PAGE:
Romance, spending & the economic crisis: Some Vday-induced thoughts
Blah, blah, "love"
Blah, blah, "cherish"
Blah, blah, "chocolate"
Hey, wait! Chocolate? Now you've got my attention!
Actually, last night, I talked myself out of buying some chocolate because it seemed ridiculous to pay $3 a bag now when, in two days, I could get it at least 50% off.
So while I bide my time waiting for chocolate prices to plunge -- if only the stock market's prices were as reliable as grocery stock prices -- here are a few things to consider:
To quote my blogging buddy Brunette on a Budget,
"According to the Washington Post, the National Retail Federation's spending survey found that Americans plan to put up a total of $15 billion in the name of Cupid this year, or $103 per person. Granted, that's $20 less than last year, but it's still a far cry from macaroni-necklace territory, the paper says."
To me, this is once again proof that either Americans are even more short-sighted than we have ever given them credit for, or the average American is still doing a lot better than most media would have us believe.
Yes, it's much lower than retailers were hoping for. We were in a boom, now we're moving toward the "bust" end of the cycle. Businesses are experiencing the pain of financial contraction. In good times, businesses expand and hire a lot of people. In bad times, they have to pare back down to essentials. That means layoffs.
I'm not trying to be crass or flippant. Of course these layoffs have huge ripple effects across the economy. Of course people's lives are changed by this, rarely in a good way.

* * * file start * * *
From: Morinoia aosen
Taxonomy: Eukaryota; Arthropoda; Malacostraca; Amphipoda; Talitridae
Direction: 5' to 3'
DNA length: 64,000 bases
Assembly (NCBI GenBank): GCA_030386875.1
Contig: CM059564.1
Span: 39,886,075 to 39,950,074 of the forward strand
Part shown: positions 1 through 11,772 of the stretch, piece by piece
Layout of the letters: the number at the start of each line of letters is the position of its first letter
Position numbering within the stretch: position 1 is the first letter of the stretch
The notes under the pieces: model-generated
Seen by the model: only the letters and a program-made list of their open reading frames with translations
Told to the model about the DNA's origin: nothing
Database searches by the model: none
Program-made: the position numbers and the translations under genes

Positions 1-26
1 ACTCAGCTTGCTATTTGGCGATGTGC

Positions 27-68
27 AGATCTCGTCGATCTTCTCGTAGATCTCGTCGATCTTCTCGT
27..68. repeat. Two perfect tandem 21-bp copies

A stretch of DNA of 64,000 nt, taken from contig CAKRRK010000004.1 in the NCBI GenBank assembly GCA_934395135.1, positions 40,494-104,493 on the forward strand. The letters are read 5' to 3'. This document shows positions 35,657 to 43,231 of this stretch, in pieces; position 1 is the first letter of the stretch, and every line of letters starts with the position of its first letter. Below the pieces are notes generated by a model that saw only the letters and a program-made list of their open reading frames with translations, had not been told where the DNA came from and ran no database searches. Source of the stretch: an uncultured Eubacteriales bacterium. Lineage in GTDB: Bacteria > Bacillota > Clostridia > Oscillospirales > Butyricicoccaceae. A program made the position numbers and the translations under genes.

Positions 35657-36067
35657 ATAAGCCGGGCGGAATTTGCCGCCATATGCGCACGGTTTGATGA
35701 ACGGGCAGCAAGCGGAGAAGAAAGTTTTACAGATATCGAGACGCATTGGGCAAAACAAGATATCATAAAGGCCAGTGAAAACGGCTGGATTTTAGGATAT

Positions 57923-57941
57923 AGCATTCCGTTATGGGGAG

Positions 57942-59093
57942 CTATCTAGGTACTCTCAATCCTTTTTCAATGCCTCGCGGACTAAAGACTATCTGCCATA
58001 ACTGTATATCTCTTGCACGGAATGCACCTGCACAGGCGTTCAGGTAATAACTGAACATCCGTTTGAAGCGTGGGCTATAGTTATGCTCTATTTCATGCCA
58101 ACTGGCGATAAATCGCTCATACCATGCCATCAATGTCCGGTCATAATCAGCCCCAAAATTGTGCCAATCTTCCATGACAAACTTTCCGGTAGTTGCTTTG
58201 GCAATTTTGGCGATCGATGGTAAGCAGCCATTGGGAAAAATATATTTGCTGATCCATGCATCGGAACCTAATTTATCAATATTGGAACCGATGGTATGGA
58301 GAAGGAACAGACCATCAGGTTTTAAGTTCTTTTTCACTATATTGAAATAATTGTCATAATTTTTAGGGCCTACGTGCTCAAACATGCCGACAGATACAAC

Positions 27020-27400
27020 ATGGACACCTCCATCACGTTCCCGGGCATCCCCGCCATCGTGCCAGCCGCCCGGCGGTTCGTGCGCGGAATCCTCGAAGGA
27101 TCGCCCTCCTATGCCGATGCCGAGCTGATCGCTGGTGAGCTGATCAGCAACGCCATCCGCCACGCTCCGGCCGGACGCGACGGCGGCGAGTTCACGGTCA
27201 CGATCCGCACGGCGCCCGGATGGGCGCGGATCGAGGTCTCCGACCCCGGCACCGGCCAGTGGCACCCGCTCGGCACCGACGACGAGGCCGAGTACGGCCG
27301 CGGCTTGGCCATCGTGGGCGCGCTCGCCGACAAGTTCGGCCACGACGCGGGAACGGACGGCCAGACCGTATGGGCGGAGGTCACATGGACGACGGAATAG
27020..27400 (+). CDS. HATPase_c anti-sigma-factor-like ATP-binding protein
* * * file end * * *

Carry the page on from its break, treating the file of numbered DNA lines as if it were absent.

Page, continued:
But I've always thought of economics as a cycle. As the old adage, "What goes up must come down." In terms of the human existence, the effect is far more nuanced and important. But the simple fact that something has tragic consequences rarely keeps it from happening.
And given all this potential tragedy, all this nervousness about job security and our shared economic future, what does it say about us that we are still willing to fork out $15 billion for a single day? (I try not to think about the total for more popular holidays like Christmas and Hannukah.)
Well, it either says either:
- We are the kind of patriotic saps -- er, Americans -- that are spending to keep the economy afloat, just as our politicians, economists and investment bloggers vehemently implore us to do
- For all our new-found frugality and housing-bubble-induced wisdom, we're still mainly a myopic, instant-gratification oriented group of people who will never truly learn to put our future security above a nice dinner and some overpriced flowers.
Honestly, I'm not sure which interpretation is worse.
And on that cheery thought I am off to eat some breakfast and prepare for our unValentine's Day. The boys have decided to see Friday the 13th. (My mom replied that gory movies aptly mirror a lot of romance: Someone delights in ripping someone else's heart out. I guess you see where I get my romantic sensibilities from.) After that, it's some greasy fast food and then home to have a few drinks and probably watch Christopher Titus's special "Love is Evil" along, perhaps, with some cheesy movies that we can heckle.
FYI, before you chide me for spending after that tirade, the movie will be seen with free passes thanks to Mom's MyCokeRewards account. The fast food will be out of pocket, but, hey, it's a holiday, folks!
And what better way to spend a holiday than at the carnival(s)? So here are a few blog carnivals that have been good enough to include me in their ranks. Read up while you wait for your discounted chocolate!
The Carnival of Investing Strategies
The Carnival of Debt Reduction
The Festival of Frugality
The Personal Finance News Blog Carnival
The Carnival of Everything Money